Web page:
By Francisco Alvarado
By Trevor Bach
By Chris Joseph
By Michael E. Miller
By Allie Conti
By Keegan Hamilton and Francisco Alvarado
By Jake Rossen
By Allie Conti
For more than six years, Marti Forman has been searching for a permanent home for Cooperative Feeding Program Inc., the nonprofit agency she heads up that provides hot meals to the needy. And for more than six years, she's encountered nothing but resistance and frustration at every turn.
This year was supposed to be different. This year Forman thought she'd finally found a home. "We thought, 'Yay! We're finally on the home stretch. We're finally there!'" she recalls thinking in a January meeting with Broward county officials.
Sitting beside Forman at that meeting were a civil engineer, an architect, and a local builder, all of whom had volunteered their services to help build Cooperative Feeding a new headquarters building on property it had purchased the year before in unincorporated Broward County. After working for years in scattered church basements and tiny rented spaces, Cooperative Feeding would finally have room to expand and grow.
That was then. Now, four months later, all that's left of Forman's dream is a vacant parcel of useless land and a $130,000 mortgage. The January meeting that had raised her spirits so high ended up dashing them with the news that county zoning statutes would not allow the sort of project Forman had in mind.
To Forman the decision came as a knockdown blow; the agency had already purchased the site (located at 3351 W. Broward Blvd.) just six months earlier and subsequently spent more than $5000 demolishing a vacant building that had stood there.
The decision also left a lingering sense of betrayal, since it took the county more than a year -- from December 1997 to January 1999 -- to get around to letting Forman know that her plans were doomed. Over the course of that same year, Forman and her board members had numerous meetings with various county officials, including several representatives of the very agency -- Code & Zoning Enforcement Division -- that later ruled against her project.
"We were given every green light to go ahead, and that's the only reason we did it," says Louis Abel, president of the Cooperative Feeding board of directors and pastor of Trinity Lutheran Church, which cosigned the mortgage. "We don't have this kind of money to throw away."
Fellow board member Martin Kildea, president of Mardi Construction Inc., wonders what he could have done differently. "We went to them from the very first and said, 'Look, tell us if you have any problems.' We kept doing that, for a whole year."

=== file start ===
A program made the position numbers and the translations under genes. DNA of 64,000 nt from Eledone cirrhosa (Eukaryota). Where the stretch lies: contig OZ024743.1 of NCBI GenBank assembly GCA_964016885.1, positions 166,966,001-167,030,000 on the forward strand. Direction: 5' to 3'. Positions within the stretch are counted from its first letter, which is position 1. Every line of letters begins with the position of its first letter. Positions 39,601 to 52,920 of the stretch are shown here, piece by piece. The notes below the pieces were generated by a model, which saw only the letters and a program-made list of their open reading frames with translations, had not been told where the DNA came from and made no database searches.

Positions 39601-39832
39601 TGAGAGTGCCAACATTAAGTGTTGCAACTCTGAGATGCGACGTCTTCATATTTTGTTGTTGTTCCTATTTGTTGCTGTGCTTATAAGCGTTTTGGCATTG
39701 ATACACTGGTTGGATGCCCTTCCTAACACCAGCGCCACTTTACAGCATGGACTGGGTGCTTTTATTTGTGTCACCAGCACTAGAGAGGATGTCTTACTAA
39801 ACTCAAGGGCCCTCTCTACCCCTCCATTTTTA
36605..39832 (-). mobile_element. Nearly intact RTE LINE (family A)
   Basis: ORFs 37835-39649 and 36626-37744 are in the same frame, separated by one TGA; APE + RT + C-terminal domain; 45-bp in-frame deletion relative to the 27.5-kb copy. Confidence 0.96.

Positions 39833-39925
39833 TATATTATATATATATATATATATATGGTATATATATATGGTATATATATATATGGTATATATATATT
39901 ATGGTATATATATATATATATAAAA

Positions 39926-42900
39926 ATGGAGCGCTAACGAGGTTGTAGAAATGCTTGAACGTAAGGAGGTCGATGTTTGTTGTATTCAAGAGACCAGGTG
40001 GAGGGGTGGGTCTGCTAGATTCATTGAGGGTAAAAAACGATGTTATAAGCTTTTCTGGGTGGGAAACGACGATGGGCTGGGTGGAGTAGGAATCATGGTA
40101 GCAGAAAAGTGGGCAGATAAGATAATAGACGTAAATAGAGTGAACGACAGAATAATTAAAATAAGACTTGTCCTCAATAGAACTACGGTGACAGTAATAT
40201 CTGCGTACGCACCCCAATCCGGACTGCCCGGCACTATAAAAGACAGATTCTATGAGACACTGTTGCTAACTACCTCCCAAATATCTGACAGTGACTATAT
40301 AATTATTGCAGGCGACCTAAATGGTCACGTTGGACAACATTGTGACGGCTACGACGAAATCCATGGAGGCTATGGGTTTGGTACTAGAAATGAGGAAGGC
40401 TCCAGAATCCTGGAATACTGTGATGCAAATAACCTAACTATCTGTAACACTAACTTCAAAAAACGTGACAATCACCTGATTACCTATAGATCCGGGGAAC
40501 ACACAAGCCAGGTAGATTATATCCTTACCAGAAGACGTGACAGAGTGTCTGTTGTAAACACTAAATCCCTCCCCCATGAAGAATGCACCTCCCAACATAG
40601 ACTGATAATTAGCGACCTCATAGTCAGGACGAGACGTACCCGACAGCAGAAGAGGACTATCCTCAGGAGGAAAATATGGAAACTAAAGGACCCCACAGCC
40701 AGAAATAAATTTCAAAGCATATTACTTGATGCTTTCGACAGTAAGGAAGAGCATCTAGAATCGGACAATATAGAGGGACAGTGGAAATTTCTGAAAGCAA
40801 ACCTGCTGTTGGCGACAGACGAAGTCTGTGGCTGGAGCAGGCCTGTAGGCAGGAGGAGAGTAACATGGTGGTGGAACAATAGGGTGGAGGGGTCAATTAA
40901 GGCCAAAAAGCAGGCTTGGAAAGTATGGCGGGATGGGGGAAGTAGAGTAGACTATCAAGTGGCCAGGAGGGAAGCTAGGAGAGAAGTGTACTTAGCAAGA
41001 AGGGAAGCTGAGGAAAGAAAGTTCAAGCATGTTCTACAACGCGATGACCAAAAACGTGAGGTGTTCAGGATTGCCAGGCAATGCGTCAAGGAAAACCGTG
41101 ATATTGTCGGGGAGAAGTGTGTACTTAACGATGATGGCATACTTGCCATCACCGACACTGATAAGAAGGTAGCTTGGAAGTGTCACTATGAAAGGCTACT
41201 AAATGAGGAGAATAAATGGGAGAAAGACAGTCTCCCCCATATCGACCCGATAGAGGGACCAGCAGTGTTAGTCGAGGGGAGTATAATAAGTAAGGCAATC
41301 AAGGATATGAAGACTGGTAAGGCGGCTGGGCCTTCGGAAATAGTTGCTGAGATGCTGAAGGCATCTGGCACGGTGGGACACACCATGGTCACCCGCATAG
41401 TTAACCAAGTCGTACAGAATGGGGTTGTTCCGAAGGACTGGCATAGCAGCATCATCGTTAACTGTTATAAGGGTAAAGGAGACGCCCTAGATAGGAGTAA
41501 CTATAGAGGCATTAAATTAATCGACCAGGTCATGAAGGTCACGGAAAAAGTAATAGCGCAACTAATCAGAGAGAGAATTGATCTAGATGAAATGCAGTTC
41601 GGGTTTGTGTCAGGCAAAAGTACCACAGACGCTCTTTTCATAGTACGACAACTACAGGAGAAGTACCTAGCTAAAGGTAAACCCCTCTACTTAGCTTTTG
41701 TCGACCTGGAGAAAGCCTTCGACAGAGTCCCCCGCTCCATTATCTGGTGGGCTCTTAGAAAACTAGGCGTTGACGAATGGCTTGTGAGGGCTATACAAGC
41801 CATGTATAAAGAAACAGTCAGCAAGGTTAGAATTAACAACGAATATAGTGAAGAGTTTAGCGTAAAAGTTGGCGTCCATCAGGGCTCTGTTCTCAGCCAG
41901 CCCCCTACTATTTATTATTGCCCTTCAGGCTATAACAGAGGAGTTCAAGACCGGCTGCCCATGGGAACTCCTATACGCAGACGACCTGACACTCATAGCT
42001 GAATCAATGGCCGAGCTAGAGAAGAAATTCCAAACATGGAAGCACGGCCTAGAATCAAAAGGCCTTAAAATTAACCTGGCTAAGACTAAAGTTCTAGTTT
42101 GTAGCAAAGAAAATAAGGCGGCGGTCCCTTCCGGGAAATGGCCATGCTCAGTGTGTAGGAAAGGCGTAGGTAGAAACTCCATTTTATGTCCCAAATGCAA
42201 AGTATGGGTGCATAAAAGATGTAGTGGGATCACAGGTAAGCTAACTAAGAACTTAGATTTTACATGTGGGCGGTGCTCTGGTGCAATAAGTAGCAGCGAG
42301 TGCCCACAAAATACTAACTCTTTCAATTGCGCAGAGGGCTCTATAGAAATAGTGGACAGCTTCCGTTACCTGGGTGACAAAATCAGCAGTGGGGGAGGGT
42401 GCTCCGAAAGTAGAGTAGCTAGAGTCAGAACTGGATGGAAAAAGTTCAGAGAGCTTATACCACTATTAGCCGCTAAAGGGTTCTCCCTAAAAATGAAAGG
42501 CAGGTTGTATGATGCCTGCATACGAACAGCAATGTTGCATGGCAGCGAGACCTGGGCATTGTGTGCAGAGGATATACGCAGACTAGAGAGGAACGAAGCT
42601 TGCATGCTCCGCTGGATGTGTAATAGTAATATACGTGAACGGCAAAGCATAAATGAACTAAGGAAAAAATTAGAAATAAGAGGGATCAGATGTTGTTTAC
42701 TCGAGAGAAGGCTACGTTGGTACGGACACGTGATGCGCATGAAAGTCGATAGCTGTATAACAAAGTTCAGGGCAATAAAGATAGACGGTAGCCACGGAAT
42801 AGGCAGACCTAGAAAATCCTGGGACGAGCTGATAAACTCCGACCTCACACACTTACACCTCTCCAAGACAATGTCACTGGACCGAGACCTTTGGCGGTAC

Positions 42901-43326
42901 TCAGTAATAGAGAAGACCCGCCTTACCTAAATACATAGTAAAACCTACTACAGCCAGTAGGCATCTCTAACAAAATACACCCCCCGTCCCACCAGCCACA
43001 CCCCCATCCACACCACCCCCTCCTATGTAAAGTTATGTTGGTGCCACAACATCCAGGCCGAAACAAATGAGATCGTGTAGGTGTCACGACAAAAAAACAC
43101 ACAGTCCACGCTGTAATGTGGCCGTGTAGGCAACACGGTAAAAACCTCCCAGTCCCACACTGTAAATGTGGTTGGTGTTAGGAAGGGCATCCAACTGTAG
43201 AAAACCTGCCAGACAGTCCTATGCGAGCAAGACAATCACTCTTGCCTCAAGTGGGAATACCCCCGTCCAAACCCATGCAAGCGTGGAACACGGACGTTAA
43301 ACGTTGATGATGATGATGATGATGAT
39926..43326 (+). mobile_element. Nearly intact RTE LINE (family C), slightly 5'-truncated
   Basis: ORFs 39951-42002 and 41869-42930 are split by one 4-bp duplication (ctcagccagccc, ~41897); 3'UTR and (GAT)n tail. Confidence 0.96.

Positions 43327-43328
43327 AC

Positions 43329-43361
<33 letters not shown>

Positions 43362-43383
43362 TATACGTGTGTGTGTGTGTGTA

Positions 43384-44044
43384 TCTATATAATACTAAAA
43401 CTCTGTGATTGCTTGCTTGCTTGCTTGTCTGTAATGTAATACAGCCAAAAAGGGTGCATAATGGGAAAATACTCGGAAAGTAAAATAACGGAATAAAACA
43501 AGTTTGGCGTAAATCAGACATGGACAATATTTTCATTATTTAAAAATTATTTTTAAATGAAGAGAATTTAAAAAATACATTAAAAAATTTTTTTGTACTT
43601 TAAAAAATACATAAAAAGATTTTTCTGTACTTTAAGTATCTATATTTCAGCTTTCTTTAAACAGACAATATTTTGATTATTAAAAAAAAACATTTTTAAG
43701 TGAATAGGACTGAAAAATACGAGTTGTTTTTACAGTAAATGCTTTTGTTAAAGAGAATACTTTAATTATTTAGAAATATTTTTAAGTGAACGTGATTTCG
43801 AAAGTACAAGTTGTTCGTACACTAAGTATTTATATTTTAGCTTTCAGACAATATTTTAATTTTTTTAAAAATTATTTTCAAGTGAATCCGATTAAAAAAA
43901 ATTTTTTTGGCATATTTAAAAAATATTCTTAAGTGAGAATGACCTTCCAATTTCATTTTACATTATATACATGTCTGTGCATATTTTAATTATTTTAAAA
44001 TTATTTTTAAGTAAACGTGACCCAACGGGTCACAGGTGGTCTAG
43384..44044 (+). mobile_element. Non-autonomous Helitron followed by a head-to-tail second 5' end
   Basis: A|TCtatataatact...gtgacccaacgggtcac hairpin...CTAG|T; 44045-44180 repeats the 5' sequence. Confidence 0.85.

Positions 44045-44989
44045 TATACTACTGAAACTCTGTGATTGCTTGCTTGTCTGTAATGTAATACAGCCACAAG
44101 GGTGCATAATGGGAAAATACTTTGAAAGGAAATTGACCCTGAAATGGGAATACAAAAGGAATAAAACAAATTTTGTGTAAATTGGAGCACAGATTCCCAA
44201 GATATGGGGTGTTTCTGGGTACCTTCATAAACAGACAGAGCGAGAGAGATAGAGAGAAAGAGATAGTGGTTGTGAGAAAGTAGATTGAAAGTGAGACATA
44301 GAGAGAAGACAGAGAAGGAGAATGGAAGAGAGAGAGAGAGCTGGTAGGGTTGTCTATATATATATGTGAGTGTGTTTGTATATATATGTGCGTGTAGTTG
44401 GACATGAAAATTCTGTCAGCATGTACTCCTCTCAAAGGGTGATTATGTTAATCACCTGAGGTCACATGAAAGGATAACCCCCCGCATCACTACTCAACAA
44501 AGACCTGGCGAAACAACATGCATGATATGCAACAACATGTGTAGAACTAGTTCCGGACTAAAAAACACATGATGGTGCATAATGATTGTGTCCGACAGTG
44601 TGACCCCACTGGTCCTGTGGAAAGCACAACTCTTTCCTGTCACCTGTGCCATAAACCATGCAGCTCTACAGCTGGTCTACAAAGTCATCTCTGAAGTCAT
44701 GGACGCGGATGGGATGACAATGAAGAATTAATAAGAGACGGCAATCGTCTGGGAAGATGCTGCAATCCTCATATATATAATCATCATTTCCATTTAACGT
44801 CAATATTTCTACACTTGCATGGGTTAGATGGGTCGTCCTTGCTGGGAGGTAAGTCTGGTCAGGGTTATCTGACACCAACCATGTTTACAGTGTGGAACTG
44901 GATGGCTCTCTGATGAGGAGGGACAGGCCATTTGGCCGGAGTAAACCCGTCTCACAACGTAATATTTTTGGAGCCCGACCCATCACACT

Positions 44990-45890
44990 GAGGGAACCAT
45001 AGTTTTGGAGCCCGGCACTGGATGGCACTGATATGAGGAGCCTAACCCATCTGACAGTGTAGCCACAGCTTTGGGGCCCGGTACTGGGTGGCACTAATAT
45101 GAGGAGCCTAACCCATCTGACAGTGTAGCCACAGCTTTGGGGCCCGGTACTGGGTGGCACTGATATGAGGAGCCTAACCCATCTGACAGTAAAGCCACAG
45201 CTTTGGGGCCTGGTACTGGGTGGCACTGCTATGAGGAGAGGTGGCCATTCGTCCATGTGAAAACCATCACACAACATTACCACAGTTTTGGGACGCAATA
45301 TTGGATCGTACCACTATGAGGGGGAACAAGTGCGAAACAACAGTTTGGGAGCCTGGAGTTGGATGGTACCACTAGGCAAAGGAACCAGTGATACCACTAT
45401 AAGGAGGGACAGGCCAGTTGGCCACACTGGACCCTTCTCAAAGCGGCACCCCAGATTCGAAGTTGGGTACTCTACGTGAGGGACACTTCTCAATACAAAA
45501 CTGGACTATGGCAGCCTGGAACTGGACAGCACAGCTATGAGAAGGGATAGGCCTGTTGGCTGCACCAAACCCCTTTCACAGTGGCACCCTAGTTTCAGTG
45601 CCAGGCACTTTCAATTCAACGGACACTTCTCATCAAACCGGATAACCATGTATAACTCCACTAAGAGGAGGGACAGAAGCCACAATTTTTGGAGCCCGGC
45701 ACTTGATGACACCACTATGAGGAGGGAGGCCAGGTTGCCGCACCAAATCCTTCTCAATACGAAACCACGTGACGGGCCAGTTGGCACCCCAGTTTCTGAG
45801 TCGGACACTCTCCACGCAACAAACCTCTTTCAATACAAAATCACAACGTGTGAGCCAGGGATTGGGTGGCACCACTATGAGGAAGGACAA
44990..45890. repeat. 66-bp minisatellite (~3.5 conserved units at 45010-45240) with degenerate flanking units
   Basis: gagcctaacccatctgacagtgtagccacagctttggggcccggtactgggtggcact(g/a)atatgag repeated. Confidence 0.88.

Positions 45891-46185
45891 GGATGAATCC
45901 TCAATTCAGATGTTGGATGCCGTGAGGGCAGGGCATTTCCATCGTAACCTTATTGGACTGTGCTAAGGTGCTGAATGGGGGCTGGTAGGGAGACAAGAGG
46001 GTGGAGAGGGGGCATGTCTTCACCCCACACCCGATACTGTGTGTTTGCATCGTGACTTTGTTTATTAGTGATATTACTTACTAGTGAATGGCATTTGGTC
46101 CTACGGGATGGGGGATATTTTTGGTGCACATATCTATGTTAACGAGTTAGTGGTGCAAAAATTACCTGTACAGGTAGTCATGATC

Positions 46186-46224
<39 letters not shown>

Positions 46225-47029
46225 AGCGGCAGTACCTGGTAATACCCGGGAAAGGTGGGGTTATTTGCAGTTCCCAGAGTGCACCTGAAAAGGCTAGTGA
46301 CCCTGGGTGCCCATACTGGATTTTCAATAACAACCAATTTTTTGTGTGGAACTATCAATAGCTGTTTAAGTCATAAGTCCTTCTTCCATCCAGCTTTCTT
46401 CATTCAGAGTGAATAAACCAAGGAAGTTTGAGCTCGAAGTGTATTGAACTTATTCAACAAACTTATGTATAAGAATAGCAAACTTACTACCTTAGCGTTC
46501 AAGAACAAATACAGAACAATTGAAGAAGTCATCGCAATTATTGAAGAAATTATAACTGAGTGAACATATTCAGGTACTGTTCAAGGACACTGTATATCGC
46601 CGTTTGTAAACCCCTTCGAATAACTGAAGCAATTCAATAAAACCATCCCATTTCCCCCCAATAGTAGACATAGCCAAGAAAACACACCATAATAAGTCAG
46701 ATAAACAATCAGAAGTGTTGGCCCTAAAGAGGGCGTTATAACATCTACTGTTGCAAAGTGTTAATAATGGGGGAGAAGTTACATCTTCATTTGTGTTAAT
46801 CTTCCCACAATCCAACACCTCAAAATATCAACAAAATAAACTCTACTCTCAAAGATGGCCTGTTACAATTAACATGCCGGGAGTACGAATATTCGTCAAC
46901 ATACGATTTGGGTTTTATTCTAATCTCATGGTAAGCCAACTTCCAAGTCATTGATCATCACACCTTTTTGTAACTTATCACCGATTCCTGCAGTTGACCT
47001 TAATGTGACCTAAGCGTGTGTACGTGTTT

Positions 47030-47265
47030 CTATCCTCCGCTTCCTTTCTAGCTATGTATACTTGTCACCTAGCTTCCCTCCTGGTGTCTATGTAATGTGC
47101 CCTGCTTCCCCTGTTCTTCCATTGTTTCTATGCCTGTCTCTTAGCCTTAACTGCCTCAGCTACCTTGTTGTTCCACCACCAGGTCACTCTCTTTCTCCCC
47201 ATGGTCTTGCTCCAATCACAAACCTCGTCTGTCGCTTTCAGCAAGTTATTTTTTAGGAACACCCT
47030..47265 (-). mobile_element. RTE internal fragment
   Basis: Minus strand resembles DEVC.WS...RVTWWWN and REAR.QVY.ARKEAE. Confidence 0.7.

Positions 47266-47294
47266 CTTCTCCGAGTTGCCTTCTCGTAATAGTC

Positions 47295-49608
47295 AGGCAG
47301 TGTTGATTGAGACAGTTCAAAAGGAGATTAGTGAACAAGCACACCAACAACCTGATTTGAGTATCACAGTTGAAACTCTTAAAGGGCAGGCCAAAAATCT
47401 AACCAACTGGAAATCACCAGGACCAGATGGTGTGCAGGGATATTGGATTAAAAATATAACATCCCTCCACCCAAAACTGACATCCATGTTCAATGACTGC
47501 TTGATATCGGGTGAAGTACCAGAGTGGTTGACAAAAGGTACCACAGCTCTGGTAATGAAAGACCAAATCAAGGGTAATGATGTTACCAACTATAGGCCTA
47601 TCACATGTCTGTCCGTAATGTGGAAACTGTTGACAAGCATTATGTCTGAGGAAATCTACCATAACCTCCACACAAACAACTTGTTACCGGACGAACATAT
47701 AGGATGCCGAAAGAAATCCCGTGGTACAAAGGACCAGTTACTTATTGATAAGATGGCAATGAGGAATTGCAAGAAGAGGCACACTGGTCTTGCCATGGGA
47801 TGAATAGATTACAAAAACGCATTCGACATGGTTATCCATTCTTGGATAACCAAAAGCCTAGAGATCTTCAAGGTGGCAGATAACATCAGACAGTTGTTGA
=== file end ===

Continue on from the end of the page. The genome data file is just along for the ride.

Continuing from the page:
Since its founding in a church basement 13 years ago, Cooperative Feeding has grown into the largest private local provider of hot meals to the needy. Now funded by church donations and a $30,000 grant from the Broward County Human Services Department, the agency has long been frustrated by its lack of a central headquarters building. Currently the agency rents a small office suite in a strip mall in Plantation while at the same time operating a kitchen and pantry in Fort Lauderdale. Both of the spaces are rented. The new headquarters would have doubled the capacity of the kitchen and expanded the agency's services to address problems largely ignored by government.
Especially now that the county has opened its new Homeless Assistance Center (HAC), homeless advocates say there's been more creative energy devoted to hiding the problem of homelessness than solving it. But the HAC is hardly a panacea; it provides few services for the homeless still living on the street.
These were some of the needs Cooperative Feeding was trying to address with the new headquarters building. "In addition to hot meals, we were talking about providing shower facilities and mail drops for walk-ins, intervention counseling -- all sorts of things that the HAC does not provide."
Still, when Forman and Kildea first learned that a vacant property might be available in unincorporated Broward, they proceeded cautiously. Forman's first letter to the county on the subject of the proposed construction is dated December 2, 1997, six months before the agency closed on the purchase. Addressed to Kathy Harris, director of the Broward County Human Services Department, the letter reads: "I would not even begin to move in the direction of spending money for surveys, studies, lien searches, architectural renderings, etc., unless I had an individual at the County who would help us through the maze of red tape we know we must face."
As a result of that letter, Forman says, Harris arranged for her and Kildea to speak with an interagency group called the Development Review Committee (DRC). Forman says the DRC -- the members of which are drawn from all departments that would eventually have to sign off on project plans -- were encouraging and helpful from the start. "We had an architect draw plans," she described the process in a February 17 letter to John Milledge, a member of the county's Homeless Initiative Partnership Advisory Board. "At a 2/4/98 meeting with various county zoning representatives... we were told to remove the words 'warehouse storage' from our sketch since the area was not zoned for warehouses. We retitled that section of the building 'pantry storage.'"
In July 1998, Cooperative Feeding closed on the property. Still the meetings continued, with an array of county officials -- including Jeff Dey from Zoning -- poring over details as small as the size of the parking lot and the location of the dumpster.